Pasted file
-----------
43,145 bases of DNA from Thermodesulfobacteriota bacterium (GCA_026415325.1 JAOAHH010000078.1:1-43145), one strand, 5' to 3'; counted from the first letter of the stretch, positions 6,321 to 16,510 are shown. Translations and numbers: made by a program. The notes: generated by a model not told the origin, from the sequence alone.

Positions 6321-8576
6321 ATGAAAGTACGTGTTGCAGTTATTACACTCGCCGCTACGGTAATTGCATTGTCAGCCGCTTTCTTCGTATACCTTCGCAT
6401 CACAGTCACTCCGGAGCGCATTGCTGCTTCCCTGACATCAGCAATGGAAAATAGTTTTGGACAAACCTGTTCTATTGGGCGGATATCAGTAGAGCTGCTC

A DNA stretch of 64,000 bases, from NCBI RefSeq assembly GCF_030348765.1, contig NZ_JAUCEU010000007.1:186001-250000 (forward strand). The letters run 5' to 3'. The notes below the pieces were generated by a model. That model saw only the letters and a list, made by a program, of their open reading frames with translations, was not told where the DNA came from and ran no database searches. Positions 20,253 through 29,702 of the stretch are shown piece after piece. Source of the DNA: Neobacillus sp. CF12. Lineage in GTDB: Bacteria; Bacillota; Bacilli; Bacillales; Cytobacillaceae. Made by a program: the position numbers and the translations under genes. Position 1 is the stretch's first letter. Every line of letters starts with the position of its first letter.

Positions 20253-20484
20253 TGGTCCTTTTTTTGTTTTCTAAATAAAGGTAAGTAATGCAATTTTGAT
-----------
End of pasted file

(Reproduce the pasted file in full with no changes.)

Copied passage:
43,145 bases of DNA from Thermodesulfobacteriota bacterium (GCA_026415325.1 JAOAHH010000078.1:1-43145), one strand, 5' to 3'; counted from the first letter of the stretch, positions 6,321 to 16,510 are shown. Translations and numbers: made by a program. The notes: generated by a model not told the origin, from the sequence alone.

Positions 6321-8576
6321 ATGAAAGTACGTGTTGCAGTTATTACACTCGCCGCTACGGTAATTGCATTGTCAGCCGCTTTCTTCGTATACCTTCGCAT
6401 CACAGTCACTCCGGAGCGCATTGCTGCTTCCCTGACATCAGCAATGGAAAATAGTTTTGGACAAACCTGTTCTATTGGGCGGATATCAGTAGAGCTGCTC

A DNA stretch of 64,000 bases, from NCBI RefSeq assembly GCF_030348765.1, contig NZ_JAUCEU010000007.1:186001-250000 (forward strand). The letters run 5' to 3'. The notes below the pieces were generated by a model. That model saw only the letters and a list, made by a program, of their open reading frames with translations, was not told where the DNA came from and ran no database searches. Positions 20,253 through 29,702 of the stretch are shown piece after piece. Source of the DNA: Neobacillus sp. CF12. Lineage in GTDB: Bacteria; Bacillota; Bacilli; Bacillales; Cytobacillaceae. Made by a program: the position numbers and the translations under genes. Position 1 is the stretch's first letter. Every line of letters starts with the position of its first letter.

Positions 20253-20484
20253 TGGTCCTTTTTTTGTTTTCTAAATAAAGGTAAGTAATGCAATTTTGAT